There is no bathroom or kitchen, but since it is located in a remote spot it operates completely off-the-grid, though only in the sense that there is no running water, that candles or sunlight are the only sources of light, and that heating and cooking can be done with the help of a wood stove. The interior is finished in spruce wood, which gives it a nice, warm feel, while the windows were all placed in a way that offers the best views, though it doesn’t seem like they let in a lot of light.

Adding the traditional green roof is a nice touch in this case, and could serve as an inspiration for anyone thinking of building a cabin in an untouched, remote area. Even though we have modern solutions to problems that were solved by such roofs in the past doesn’t mean that traditional techniques have no place in today’s architecture and design.

Work From Home in Style and Sustainability

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Even when you work from home, it’s important to have your own workspace or office, which is separated from the rest of the living areas. Still, it’s sometimes hard to have that, especially when living small. But architect Petr Stolín from the Czech Republic came up with a very clever way to achieve this work/living separation. His so-called Zen Houses are made up of two volumes, one of which is used just for working, while the other for living in. He was inspired by the simplicity and minimalism of traditional Japanese architecture in creating them, hence the name.

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Each volume of the Zen House is 9.8 ft (3 m) wide and they are made from simple and, for the most part, recyclable materials such as chipboard, wooden beams, plywood, raw metal and rubber. The two volumes are clad in transparent acrylic panels. The interior is also very Zen-like. The office part of the home is all painted white, which has a calming, energizing effect, while the living part of the home is done up mostly in black, which is intended to promote rest and relaxation. It reminds me of the ying and yang concept, which might have been part of the architect’s intention when choosing the color scheme. Both the volumes have a mezzanine level, which increases the floor area of the spaces yet still keeps the interior open. The two volumes also feature large windows, which links them visually. They are connected by a wooden deck, and this area between the two volumes is perfect for outdoor lounging.

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Having your home office this clearly separated from your living spaces is a dream from many freelancers and work-from-home entrepreneurs. It’s hard enough to leave the job behind at the end of the day, and when you work from home, this becomes even harder. And the overall design and color choices for this home are in themselves very inspiring.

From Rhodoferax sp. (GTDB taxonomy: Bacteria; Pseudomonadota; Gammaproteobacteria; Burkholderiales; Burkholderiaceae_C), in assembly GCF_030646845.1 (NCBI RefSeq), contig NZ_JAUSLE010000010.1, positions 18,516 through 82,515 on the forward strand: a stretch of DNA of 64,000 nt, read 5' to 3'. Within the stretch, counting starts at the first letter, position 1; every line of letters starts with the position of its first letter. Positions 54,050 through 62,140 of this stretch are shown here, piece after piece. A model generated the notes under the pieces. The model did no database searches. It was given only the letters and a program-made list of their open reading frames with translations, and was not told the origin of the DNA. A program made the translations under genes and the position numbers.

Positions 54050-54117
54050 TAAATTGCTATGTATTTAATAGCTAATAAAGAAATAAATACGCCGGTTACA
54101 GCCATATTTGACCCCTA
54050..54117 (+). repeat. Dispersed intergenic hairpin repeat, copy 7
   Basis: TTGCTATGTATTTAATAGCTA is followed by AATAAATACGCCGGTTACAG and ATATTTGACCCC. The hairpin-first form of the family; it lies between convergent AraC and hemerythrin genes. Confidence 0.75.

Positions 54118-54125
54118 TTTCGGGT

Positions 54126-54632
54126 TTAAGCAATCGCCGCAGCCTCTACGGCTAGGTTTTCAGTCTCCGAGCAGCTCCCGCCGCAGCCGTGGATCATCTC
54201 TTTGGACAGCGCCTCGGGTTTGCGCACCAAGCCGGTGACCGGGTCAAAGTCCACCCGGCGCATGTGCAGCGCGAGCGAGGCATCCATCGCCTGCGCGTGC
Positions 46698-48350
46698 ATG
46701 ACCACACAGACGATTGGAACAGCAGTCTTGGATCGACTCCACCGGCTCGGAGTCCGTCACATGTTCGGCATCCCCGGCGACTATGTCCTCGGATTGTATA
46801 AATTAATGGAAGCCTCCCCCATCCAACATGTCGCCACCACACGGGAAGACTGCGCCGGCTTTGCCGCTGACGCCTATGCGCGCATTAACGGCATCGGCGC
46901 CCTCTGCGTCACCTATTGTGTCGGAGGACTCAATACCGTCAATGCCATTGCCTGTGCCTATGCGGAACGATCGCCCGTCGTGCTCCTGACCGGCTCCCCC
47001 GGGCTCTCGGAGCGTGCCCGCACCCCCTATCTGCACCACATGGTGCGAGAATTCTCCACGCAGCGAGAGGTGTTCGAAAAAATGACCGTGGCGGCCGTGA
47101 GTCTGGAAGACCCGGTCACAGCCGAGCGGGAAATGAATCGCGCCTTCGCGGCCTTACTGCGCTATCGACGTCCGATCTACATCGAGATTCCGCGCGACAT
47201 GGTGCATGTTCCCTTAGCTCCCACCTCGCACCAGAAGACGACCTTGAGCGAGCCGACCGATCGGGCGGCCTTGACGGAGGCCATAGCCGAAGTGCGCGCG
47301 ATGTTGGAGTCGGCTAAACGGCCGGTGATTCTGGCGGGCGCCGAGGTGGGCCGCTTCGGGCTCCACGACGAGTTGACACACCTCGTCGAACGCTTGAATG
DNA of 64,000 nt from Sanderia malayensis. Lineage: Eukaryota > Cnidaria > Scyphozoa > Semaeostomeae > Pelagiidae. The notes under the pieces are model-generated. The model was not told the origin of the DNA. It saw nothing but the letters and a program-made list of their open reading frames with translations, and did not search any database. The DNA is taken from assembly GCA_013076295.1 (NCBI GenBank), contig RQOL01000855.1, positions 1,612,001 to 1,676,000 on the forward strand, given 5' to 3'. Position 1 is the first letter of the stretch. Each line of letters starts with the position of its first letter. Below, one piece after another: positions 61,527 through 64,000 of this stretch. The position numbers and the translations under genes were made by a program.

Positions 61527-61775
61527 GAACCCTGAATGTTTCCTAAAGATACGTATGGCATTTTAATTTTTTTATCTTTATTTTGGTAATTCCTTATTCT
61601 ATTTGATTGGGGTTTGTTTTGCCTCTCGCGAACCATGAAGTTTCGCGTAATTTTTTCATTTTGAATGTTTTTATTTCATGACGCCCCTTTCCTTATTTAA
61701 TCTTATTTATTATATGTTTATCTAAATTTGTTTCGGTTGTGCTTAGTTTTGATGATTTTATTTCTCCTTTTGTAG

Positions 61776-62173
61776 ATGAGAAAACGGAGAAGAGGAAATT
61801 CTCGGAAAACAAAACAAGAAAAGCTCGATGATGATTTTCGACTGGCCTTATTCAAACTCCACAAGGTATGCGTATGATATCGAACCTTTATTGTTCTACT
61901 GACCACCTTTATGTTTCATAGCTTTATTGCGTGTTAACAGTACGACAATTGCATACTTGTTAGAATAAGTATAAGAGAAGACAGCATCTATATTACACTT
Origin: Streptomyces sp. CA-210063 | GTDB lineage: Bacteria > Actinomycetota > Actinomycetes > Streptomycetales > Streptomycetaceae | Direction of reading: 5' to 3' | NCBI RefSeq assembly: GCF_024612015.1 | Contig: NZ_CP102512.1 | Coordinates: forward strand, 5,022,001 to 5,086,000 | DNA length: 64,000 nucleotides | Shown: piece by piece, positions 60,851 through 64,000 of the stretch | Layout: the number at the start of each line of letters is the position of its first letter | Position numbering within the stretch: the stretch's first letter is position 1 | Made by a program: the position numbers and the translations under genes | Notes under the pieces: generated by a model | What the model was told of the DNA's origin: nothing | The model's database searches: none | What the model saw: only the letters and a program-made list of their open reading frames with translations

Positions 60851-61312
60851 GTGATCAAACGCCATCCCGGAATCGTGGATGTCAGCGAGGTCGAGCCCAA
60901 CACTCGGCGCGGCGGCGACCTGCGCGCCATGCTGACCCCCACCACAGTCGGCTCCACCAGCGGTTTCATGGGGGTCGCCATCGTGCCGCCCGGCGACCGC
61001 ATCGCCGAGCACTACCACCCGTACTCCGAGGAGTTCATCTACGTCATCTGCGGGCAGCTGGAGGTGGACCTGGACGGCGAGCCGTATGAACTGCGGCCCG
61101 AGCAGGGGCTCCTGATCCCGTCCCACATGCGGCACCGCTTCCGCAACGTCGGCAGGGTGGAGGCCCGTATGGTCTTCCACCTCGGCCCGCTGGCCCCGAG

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An Awesome Towable Tiny Office

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Perhaps living in a tiny home isn’t quite feasible for most people, but I’m sure many entrepreneurs would appreciate their own tiny mobile office. And this one fits the bill perfectly. It was designed by the creators of the Minim House and is called the Minim Workspace. It’s towable and can even run off-the-grid. And it’s certainly a great alternative to working in a coffee shop and offers a way to enjoy nature while working.

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The Minim Workspace measures 80 sq ft (7.4 sq m), which is enough room for a sizable working surface as well as a comfy lounge area. They also managed to incorporate a sink, a tiny fridge and a microwave. There is no toilet or shower though, which is a shame. The reason for this is that they envisioned it as being parked near a home or business, where these facilities would be accessible.

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According to the company, it can be parked anywhere legally and renters require no permits to do so. They are advertising it as the perfect mobile office for startups or even as a portable music studio. Heating and cooling is provided via a noiseless air-conditioning and heating system, while the office also features LED lighting throughout.

The basic version is designed to be hooked up to the grid, but there is the option to install a solar power array on the roof, which would make it independent of the grid. It also doesn’t come with mobile Wi-Fi included, so occupants would need to have their own personal hotspot.

It seems they plan to only rent these offices out and not sell them. The on-grid version of the Minim Workspace can be rented for $775 per month, while the off-grid version costs $925 per month. They can be booked within a 75 mile (120 km) radius around Washington DC, and they will be available by March 2017. Once the mobile office is delivered, the person renting it can’t tow it to another location.